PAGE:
75% of councils do not provide any mandatory cyber-security training despite being hit by 98 million cyber-attacks over a five-year period.
Research by Big Brother Watch also found that 16% of local councils provide no training at all to staff despite the thousands of potentially confidential data files at their disposal.
The study, which was put together after Big Brother Watch sent freedom of information requests to all local governments and received responses from 95.4%.
More than a quarter of the respondents admitted that they had been breached between 2013-2017.
“These statistics are hugely concerning, not least the sheer number of cyber-attacks but more importantly the fact that the warnings are not getting through,” said Hedgehog founder Peter Bassill.
“Breaches have been more common and more reported than ever before yet local councils still aren’t taking the threat seriously and putting plans in place to stop attacks happening and giving staff the tools and knowledge they do to protect our data!” He added.
Tonbridge and Melling council alone experienced 62 incidents, which was the most of any council, while Herefordshire encountered the second most with 22.
The study also found that 25 local authorities reported that the incidents had resulted in data losses or breaches with Merton and Westminster councils saying they had experienced three different incidents but Merton failed to report any, while only one of Westminster’s incidents was reported to the police.
In fact, only 56% of councils revealed they had not reported any of the attacks during the entire five -year period.
Jennifer Krueckeberg, lead researcher at Big Brother Watch, said: “We are shocked to discover that the majority of councils’ data breaches go unreported and that staff often lack basic training in cybersecurity. Local authorities need to take urgent action and make sure they fulfill their responsibilities to protect citizens.”
The majority of the successful cyber-attacks began with phishing e-mails designed to trick staff into revealing passwords and other data so how can you make sure your staff know what to do?
So what should staff know in order to spot these phishing attempts?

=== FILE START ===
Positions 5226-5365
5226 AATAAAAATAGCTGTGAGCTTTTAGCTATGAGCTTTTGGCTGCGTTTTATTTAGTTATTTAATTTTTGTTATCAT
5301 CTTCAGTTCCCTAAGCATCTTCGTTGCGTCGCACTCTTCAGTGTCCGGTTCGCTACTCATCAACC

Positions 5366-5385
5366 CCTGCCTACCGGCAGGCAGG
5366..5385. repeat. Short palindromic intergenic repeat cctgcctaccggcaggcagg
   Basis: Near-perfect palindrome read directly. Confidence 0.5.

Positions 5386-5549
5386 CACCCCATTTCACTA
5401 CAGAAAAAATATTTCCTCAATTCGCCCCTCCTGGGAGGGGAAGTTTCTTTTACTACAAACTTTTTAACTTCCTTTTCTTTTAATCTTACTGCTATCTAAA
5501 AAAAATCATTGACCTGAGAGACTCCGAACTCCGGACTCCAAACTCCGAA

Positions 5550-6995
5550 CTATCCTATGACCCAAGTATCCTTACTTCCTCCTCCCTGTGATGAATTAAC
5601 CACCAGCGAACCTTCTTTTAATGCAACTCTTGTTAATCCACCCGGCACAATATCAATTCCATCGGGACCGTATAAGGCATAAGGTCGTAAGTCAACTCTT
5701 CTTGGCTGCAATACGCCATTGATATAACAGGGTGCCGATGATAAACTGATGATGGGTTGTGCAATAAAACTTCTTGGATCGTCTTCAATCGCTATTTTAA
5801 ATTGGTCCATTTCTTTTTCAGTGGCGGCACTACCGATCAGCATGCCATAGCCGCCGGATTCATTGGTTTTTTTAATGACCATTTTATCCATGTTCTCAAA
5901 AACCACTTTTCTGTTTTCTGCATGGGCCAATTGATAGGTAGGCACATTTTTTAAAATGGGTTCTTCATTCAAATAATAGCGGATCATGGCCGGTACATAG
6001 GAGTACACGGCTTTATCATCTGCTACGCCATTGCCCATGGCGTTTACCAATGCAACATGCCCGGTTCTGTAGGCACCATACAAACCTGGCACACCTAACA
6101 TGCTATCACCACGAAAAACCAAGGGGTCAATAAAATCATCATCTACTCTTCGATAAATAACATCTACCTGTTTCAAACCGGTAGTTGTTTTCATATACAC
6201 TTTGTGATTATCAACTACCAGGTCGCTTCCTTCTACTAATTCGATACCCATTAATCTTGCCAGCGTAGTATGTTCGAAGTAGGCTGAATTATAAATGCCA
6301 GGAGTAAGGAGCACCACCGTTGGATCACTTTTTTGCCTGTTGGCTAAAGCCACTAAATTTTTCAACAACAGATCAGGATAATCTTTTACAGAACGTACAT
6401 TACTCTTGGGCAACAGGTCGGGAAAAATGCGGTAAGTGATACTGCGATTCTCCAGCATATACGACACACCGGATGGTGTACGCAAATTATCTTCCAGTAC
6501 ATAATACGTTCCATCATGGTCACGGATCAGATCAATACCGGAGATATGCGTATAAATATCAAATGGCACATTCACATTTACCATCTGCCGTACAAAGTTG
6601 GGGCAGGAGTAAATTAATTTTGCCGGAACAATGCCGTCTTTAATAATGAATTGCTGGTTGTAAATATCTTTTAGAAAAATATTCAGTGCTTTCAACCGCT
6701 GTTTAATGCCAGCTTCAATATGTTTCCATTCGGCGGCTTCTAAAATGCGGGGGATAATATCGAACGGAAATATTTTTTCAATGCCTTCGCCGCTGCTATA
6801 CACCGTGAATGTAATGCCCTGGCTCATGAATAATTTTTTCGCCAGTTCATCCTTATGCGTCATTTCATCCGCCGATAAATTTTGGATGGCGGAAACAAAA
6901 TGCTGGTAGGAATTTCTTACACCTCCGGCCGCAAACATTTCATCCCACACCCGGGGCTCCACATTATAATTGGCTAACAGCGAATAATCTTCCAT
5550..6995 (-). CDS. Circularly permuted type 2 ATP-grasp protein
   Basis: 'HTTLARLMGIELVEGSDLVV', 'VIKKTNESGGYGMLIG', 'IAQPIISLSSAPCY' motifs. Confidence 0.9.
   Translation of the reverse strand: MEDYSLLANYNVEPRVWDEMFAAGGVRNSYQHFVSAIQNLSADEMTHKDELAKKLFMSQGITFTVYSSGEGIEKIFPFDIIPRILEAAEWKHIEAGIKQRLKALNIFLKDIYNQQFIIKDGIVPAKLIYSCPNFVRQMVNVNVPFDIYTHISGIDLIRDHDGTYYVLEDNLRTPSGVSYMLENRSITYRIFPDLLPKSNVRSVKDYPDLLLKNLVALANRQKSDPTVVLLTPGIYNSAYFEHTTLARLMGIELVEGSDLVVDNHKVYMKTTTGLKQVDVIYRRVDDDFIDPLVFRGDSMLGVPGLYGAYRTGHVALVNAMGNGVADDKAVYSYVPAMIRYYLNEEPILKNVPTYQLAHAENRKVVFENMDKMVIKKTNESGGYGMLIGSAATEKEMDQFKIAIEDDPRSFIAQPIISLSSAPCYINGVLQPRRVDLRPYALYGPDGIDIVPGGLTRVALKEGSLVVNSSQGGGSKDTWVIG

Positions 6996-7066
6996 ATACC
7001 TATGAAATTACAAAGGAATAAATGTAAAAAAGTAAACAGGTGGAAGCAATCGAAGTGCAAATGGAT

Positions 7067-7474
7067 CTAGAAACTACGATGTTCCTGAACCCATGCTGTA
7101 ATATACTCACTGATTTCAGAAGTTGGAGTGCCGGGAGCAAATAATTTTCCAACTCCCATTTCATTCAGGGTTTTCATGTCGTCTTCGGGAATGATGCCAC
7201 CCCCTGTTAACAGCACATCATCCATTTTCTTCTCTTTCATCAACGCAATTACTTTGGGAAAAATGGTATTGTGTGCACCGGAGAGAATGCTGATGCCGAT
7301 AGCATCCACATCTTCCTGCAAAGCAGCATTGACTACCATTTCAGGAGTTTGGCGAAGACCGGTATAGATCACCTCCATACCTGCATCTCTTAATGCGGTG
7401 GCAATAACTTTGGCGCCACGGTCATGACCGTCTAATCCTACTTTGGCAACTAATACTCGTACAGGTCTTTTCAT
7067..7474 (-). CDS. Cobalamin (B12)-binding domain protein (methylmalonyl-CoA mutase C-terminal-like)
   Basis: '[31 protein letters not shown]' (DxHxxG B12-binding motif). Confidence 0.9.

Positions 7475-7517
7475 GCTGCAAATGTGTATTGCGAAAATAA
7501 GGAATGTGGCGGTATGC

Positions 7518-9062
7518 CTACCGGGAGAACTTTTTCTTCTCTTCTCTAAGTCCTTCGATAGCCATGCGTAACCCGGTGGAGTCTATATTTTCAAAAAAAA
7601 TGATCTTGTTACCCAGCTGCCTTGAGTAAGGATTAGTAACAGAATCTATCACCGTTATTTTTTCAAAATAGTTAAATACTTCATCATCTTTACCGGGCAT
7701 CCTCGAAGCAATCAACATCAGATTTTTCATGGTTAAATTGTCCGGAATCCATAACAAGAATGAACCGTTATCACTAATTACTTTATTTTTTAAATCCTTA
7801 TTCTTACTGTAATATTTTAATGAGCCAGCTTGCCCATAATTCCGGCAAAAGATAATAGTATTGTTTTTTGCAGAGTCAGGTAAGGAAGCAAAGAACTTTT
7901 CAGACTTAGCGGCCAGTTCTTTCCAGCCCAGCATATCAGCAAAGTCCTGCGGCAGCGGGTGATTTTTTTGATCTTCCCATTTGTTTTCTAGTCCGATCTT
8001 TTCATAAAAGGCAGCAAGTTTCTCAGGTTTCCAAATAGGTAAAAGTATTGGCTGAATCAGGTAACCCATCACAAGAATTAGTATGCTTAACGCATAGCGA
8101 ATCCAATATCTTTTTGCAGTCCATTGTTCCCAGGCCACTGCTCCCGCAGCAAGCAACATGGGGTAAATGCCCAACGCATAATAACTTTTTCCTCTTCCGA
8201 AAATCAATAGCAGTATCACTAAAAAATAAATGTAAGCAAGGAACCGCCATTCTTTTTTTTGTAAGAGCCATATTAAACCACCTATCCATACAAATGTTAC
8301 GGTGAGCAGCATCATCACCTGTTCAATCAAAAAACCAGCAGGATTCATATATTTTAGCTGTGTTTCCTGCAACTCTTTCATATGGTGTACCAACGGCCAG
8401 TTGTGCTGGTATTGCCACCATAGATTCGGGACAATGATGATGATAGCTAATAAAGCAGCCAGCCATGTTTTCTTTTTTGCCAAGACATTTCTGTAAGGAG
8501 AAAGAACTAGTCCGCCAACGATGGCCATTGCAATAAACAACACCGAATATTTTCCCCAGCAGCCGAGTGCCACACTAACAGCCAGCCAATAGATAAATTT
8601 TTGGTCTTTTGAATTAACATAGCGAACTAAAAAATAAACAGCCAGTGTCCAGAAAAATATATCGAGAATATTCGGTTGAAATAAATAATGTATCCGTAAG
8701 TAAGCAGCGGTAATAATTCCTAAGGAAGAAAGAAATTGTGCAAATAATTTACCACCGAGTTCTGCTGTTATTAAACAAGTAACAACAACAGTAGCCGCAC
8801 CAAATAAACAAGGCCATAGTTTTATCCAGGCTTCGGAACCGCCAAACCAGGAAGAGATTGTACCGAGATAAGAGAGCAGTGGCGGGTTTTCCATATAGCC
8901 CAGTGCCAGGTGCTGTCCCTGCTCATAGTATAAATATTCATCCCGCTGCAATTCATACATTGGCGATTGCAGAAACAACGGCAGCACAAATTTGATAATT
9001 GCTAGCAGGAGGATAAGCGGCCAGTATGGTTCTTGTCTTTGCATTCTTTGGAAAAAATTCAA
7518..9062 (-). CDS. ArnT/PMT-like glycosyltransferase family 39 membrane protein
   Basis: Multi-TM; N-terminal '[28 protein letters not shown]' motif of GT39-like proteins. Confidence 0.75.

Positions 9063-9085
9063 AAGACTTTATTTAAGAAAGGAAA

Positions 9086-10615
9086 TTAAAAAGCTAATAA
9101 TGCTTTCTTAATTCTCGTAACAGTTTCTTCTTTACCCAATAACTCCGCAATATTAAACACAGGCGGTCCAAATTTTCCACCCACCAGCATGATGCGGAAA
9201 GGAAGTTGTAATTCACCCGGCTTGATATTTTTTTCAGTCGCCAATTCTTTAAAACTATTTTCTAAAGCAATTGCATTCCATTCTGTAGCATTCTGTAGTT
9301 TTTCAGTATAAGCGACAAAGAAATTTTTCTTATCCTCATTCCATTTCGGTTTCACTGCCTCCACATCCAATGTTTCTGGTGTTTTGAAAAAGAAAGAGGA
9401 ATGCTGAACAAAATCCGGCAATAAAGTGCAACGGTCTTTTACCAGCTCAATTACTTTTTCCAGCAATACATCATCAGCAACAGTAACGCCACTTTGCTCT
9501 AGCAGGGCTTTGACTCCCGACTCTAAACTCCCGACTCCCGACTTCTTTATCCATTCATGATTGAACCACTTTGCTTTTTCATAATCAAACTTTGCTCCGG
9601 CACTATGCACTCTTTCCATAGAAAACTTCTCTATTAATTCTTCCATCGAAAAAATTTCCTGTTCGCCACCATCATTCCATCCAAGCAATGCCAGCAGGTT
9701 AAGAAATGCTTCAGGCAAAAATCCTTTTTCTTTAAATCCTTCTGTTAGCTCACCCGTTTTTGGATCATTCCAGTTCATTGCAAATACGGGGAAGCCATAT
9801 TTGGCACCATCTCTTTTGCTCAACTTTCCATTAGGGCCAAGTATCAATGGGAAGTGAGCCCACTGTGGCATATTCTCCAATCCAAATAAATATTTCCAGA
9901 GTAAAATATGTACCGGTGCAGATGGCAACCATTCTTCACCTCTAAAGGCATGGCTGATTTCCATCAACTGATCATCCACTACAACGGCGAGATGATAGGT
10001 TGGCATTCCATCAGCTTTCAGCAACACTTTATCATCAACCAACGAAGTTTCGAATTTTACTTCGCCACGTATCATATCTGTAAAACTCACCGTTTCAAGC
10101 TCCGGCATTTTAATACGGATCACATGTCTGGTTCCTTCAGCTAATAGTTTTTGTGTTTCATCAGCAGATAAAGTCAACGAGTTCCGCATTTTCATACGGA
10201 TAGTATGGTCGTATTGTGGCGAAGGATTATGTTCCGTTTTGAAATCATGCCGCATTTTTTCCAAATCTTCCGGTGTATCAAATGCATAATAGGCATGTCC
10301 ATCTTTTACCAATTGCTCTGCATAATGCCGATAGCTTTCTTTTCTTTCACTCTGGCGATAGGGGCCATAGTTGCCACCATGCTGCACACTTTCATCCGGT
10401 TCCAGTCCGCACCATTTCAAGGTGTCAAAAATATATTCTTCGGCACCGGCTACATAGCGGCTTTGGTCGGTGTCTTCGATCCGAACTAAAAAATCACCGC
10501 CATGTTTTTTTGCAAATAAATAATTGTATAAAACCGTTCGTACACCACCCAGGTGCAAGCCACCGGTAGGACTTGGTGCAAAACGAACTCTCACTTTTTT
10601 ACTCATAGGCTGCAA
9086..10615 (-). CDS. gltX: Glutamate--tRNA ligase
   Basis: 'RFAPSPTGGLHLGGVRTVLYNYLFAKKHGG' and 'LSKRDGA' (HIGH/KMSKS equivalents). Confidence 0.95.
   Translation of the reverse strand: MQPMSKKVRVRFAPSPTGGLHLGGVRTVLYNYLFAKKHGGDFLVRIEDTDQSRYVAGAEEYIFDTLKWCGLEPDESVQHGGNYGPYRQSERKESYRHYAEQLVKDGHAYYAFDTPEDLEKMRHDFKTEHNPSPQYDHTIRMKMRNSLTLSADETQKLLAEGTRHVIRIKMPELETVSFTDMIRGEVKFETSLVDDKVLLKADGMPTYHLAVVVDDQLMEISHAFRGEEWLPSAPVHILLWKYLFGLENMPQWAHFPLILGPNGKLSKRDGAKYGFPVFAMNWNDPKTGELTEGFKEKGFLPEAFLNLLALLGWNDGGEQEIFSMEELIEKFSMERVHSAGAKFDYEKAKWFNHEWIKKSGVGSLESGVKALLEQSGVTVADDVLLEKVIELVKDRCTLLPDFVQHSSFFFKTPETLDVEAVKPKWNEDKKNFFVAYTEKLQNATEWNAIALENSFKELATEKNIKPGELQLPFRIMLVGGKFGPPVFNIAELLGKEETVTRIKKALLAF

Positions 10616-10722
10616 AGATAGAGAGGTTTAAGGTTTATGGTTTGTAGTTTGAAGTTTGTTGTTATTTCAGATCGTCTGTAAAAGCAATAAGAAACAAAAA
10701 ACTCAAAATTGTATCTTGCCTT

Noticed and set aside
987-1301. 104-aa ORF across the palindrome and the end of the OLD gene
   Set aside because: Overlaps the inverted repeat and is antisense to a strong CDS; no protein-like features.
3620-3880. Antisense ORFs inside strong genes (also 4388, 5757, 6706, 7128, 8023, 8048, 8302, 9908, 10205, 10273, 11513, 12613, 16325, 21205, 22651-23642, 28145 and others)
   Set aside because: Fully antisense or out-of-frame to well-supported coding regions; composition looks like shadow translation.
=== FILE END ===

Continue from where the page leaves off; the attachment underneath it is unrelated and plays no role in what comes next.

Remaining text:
1) Perhaps surprisingly, the first thing to look for is simply poor spelling and/or grammar.
While genuine grammatical and spelling mistakes do occasionally happen, professional emails should have been checked for these before sending and they are a good indicator that the email may not be genuine.
2) The second thing to notice is the exact manner in which the email addresses the recipient.
If it is “Dear Customer” or “Dear Supplier”, or especially “Dear Valued Customer”, these should be considered red flags. A legitimate sender would usually know the name of the recipient and simple courtesy would cause them to use that name. Obviously this may not always be the case, but certainly common-sense should be applied. If in doubt, telephone the company the email purports to be from and confirm that they sent it.
3) Look at any links in the email by hovering the mouse cursor over them without clicking.
The link destination should show either as a small window or, if you are in a web browser, at the bottom of the screen. If a link doesn’t end in your country’s Top Level Domain (in the case of the UK, this would be .uk) or in a generic Top Level Domain suffix such as .com or .org, this may be an indication of a phishing attempt – after all, why would a UK company want you to visit a link with a .ru suffix, indicating a domain location in Russia?
Also, a common trick is for the link to look genuine but do not actually link to the location shown, so a link to https://mybank.co.uk/ (assuming that is a legitimate bank address for the purposes of illustration) may actually go to a similar but different location such as http://myibank.co.uk/ (spot the subtle but significant differences).
4) Beware of emails that request personal (or in fact, any) information.
Always ask yourself “Is it logical and reasonable that this organisation wants this information?”.
5) Don’t assume that the email is genuine just because it looks like it has come from a genuine domain or is well-designed and features a company logo or address – phishing scammers sometimes put time and effort into getting these details accurate.
Phishing attempts are sometimes also found on websites rather than emails. Your staff should understand that they should never visit websites or click on any links at all which are untrusted.